Adam Finkelstein and Kelly Rausch met because of bees. Now, about 15 years later, the chemical-free bees they breed together are creating a bit of a buzz.
In 1995, Finkelstein was a graduate student at Virginia Tech studying insects, specializing in honeybees, and working as a teaching assistant. Rausch, a biology student, was in one of his classes. By 1996, they were a couple.
Though they both have full-time day jobs -- Rausch is a malaria vaccine developer at the National Institutes of Health in Bethesda, and Finkelstein is an IT professional near Baltimore -- they have been running a business called VP Queen Bees out of their Frederick home since 2008. When they are not at their jobs, they breed queen bees and sell them to both commercial beekeepers and hobbyists.
They regard themselves as certified organic farmers of the beekeeping community, Finkelstein said. Their breeding stock has not been treated with chemicals since 1999. Instead, they breed their bees to be tolerant of mites and other colony dangers.
One element of their breeding method is artificial insemination. They collect semen from male honeybees, then anesthetize a virgin queen bee with carbon dioxide, Finkelstein said. She is then cradled in a small cup and, under a microscope, inseminated.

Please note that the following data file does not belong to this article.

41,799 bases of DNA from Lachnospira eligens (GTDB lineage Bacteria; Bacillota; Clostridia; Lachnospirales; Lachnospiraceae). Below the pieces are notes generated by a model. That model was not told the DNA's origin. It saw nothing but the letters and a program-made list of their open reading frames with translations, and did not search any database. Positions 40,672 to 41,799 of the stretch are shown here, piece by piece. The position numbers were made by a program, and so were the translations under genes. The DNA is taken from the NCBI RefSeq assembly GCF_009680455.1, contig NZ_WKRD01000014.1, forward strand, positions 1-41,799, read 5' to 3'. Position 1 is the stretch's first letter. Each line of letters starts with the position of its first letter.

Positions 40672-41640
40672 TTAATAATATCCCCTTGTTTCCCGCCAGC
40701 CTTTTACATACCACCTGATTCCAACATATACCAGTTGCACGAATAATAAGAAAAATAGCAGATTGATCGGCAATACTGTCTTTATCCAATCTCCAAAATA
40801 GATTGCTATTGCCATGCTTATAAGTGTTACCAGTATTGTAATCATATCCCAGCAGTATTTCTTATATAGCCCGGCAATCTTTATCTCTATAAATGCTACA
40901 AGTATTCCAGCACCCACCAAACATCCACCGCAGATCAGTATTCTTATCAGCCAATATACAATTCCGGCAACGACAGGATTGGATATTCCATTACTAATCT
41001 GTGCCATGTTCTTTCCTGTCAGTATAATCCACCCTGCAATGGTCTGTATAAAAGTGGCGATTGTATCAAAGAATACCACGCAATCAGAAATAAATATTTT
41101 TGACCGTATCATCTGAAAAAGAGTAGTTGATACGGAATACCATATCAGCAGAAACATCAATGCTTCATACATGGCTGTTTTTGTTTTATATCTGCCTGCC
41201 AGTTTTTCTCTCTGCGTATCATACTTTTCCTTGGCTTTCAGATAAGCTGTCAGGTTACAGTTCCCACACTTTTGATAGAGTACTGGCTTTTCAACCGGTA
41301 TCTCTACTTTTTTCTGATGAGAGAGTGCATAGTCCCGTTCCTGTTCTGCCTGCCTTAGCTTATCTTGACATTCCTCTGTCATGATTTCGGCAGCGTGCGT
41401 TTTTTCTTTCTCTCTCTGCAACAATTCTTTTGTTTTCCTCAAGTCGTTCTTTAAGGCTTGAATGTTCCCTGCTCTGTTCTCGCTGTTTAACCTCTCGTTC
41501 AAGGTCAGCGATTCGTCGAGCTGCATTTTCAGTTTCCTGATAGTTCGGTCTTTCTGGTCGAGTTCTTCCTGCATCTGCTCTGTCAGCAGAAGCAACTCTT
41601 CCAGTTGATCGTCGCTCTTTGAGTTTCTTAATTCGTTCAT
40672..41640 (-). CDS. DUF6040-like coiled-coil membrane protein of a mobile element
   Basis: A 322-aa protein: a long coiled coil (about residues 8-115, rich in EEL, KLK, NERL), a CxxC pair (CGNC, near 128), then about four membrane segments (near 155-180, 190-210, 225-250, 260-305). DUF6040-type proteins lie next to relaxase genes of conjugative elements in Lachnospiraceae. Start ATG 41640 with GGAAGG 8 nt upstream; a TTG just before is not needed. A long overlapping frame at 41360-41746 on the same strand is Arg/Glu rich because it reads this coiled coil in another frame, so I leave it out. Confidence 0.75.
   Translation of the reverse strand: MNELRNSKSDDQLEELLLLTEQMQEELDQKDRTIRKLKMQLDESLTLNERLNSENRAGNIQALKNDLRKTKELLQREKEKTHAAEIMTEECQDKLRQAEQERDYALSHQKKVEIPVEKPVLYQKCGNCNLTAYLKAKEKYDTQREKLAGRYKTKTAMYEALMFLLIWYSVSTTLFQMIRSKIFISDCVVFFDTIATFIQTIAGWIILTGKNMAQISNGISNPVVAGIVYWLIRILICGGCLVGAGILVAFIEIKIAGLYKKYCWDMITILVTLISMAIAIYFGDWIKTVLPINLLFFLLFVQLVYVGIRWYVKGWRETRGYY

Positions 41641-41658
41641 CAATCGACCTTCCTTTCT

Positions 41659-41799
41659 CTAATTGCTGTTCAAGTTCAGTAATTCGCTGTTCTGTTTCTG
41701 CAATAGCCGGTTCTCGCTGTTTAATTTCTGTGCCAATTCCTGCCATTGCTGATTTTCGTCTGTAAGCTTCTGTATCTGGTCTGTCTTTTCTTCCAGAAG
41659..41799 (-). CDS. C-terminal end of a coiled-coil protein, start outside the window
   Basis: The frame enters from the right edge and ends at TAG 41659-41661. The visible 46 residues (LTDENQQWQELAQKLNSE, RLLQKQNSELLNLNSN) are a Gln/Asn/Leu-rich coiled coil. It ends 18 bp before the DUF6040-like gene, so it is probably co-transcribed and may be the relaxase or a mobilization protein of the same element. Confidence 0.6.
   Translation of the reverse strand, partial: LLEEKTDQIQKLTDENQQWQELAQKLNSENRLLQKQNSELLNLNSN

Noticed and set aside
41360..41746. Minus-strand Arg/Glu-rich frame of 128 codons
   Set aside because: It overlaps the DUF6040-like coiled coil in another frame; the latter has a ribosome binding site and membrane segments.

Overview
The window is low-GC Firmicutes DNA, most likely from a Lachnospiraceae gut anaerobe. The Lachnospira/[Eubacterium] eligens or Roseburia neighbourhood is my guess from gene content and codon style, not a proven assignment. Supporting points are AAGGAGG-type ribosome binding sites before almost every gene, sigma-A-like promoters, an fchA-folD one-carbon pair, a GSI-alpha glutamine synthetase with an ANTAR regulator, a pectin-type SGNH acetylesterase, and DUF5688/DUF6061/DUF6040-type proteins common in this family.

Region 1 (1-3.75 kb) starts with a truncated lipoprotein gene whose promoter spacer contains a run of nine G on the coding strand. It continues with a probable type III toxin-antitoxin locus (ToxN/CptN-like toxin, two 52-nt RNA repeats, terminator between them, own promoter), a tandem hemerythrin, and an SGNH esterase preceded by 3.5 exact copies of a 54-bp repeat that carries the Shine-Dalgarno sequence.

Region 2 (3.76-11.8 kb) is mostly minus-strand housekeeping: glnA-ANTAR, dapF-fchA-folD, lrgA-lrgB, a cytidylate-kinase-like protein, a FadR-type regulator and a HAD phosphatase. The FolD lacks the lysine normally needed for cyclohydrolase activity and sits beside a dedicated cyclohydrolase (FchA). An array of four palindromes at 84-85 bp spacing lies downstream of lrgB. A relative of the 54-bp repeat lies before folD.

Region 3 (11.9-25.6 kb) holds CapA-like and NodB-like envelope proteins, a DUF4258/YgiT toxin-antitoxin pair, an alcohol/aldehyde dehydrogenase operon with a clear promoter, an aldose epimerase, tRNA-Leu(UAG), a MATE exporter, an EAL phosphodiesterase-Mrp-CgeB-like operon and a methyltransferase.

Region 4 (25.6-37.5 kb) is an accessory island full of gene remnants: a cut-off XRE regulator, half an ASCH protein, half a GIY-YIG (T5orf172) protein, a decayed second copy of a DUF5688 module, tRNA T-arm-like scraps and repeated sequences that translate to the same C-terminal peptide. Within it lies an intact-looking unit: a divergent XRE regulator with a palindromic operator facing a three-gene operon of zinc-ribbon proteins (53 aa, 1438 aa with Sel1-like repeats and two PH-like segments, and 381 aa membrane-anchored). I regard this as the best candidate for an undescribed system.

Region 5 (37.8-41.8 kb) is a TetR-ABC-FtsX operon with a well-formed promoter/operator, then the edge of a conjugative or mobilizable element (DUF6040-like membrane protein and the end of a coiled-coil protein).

"We're able to control both sides of the cross that way," Finkelstein said of the breeding.
In coming years, the couple hope to expand their business. The biggest queen breeders in the country make 100,000 to 200,000 queens per year. Finkelstein and Rausch make about 1,500, which they sell for up to $165 each.
During their busiest time of year, from mid-March to mid-August, they will come home from work and then work with the bees for eight hours after that, Rausch said.
And because they live in a residential neighborhood, Rausch and Finkelstein keep their bees on a number of farms around the area.
Although it involves hard work, they said they are passionate about breeding bees that are hardy and healthy without chemicals.
"It's a great challenge," Rausch said.
"It's gotten to be very difficult to produce honey or bees," Finkelstein said.
A number of factors, including climate change and its effects on the environment, have contributed to the shift.
"A beginning beekeeper used to be able to get a box and a smoker, and they were in business," he said. That's no longer the case.
He and Rausch hope their bees might help start a trend.
They hope to start one, too.
"I would like to be remembered as being one of the people who wanted people to work together in their breeding technique," Finkelstein said. They like to collaborate and crossbreed with like-minded beekeepers in the area, he said.
"Agriculture lost that sort of feeling of helping your neighbor and working together."